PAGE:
International Mercantile Marine Company
The International Mercantile Marine Company (IMMC) was a US shipping company based in New York City whose main business purpose was to maintain a liner service between North America and Europe. The initiator of the IMMC was the American banker, railroad magnate and businessman John Pierpont Morgan , who once said: "If you have to ask about the price of a yacht, you can't afford one".
Morgan's attack on shipping began in 1900 when he was at the peak of his success. His bank had assets of $ 162 million and his railroad company, the Baltimore and Ohio Railroad , owned a network of 15,000 km between the Atlantic coast and Chicago. His plan for shipping was remarkably simple: take over all the major shipping companies in the world and then connect the ships to his railroad network.
Morgan, along with a group of shareholders, provided $ 20 million to buy up the two major American shipping companies, Atlantic Transport Line (ATL) and the International Navigation Company . In this way Morgan came into possession of about 40 ships, mostly freighters. After that, Morgan focused on the UK. In April 1901, $ 12 million was paid in cash for the Leyland Line shipping company , the largest transatlantic freighter line with its 40 ships. Just 10 months later, he bought the White Star Line and its eight passenger liners for $ 40 million in cash and shares . In addition, Morgan acquired Dominion Line Ltd. for $ 4.5 million with their 6 passenger and cargo ships.
In just one year, Morgan and his partners had acquired a fleet of about 100 ships, about a third of the tonnage that ran between Europe and North America. The European press railed against this morganization of the Atlantic, but it was difficult for the board of directors of the shipping companies to ignore Morgan's offers to buy. At the beginning of 1902, the two large German shipping companies, the Hamburg-American Packetfahrt-Actien-Gesellschaft (HAPAG; also called Hamburg-America Line / HAL) and the North German Lloyd (NDL) in Bremen, signed a 10-year contract Morgan's company. While they did not want to sell, they still had a common policy with Morgan to avoid undue competition.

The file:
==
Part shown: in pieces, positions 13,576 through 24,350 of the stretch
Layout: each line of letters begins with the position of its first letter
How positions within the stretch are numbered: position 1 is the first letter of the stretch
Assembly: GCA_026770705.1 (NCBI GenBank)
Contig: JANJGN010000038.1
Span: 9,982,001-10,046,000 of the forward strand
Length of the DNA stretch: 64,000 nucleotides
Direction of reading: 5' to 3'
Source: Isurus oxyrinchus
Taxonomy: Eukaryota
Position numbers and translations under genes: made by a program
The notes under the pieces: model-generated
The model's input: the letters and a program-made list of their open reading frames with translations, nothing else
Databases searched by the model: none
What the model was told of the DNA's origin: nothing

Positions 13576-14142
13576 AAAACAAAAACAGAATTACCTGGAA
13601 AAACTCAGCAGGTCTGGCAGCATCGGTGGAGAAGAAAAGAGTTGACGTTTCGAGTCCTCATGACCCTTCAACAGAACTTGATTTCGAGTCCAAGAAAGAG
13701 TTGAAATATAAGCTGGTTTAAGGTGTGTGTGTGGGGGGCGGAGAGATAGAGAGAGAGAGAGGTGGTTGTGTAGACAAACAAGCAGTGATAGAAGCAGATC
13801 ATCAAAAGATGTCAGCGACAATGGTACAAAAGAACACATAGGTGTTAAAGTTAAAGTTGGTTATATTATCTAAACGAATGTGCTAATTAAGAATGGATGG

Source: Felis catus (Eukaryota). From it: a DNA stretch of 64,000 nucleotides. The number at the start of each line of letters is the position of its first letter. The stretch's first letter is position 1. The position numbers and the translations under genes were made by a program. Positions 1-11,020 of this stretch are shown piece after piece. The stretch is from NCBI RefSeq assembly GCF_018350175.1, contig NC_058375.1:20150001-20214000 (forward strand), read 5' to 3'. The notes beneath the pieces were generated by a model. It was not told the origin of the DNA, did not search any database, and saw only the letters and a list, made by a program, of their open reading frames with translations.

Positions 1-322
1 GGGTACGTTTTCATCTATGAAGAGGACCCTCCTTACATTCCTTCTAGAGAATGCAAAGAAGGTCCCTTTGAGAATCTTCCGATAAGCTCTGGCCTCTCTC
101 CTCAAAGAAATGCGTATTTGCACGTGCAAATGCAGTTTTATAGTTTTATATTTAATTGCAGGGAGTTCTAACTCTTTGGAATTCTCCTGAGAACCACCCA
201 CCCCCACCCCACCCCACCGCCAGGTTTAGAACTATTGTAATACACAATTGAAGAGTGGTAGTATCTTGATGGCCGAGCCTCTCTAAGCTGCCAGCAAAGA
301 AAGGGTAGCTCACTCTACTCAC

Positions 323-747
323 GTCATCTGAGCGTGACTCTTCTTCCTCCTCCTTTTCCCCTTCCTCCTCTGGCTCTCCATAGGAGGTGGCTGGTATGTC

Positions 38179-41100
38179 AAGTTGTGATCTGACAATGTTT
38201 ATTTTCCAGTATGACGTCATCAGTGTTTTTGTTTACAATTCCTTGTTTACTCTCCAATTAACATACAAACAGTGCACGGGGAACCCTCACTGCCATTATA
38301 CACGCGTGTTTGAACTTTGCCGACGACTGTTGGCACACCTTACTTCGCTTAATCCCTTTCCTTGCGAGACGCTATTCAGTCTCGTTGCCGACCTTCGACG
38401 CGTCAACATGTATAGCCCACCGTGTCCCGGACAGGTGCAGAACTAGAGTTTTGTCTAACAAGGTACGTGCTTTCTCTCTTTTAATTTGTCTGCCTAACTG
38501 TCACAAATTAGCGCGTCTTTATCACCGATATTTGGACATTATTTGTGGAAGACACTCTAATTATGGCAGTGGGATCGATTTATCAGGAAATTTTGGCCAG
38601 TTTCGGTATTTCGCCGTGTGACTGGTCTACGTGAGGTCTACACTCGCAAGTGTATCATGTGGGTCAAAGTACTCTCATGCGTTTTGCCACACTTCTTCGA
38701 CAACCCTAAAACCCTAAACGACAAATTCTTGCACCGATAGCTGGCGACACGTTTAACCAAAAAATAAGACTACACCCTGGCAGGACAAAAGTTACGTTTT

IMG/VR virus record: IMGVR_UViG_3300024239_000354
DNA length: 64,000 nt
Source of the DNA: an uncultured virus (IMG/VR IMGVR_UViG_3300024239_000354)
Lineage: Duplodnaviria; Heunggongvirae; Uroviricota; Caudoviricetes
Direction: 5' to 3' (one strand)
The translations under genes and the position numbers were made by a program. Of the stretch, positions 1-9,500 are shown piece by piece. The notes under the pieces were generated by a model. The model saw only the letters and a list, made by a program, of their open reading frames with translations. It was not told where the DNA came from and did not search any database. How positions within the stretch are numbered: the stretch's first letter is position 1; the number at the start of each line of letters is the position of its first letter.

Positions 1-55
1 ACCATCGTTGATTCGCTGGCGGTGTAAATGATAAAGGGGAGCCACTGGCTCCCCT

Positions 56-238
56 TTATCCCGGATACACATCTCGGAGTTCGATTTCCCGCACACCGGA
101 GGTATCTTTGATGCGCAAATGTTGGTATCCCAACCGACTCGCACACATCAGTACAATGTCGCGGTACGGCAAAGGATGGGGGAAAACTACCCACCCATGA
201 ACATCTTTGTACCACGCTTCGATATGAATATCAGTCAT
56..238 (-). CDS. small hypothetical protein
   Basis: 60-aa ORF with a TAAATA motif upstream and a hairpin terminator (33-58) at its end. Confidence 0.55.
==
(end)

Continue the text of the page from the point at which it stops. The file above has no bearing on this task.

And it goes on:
In April 1902 Morgan announced the formation of a holding company, the International Mercantile Marine Company (IMMC), with capital of $ 170 million. This number came about in part by taking into account future stock value, which was extremely optimistic.
But not all shipping companies wanted to be bought by Morgan. The prestigious British Cunard Line refused, and its president put pressure on Parliament until it approved a loan of $ 11,712,000 to build new ships, plus annual subsidies of $ 732,000. This open resistance gave courage to another important shipping company, the then state-owned French Compagnie Générale Transatlantique SA (CGT) with its 75 passenger and cargo ships, was deaf to Morgan's offers.
With this, Morgan's plan for a monopoly on the Atlantic got into trouble. The IMMC got into tough and costly competition and increasingly had to order new ships for the subsidiaries in order to improve the market situation.
When Morgan lost interest in the company, the IMMC began to suffer from bad management and went bankrupt in 1915. But the First World War, with its demand for ships, saved society from ruin. In the 1920s , the company focused on its US shipping companies and parted with their overseas acquisitions. In 1922, the IMMC changed its name to United States Lines Inc. (USL) and survived as one of the most successful and profitable US shipping companies until it went bankrupt in 1987.
- "The 'Titanic stocks', Rose and the second maid" shows all previously known share certificates and bonds of the IMM as well as other financial historical documents on the subject.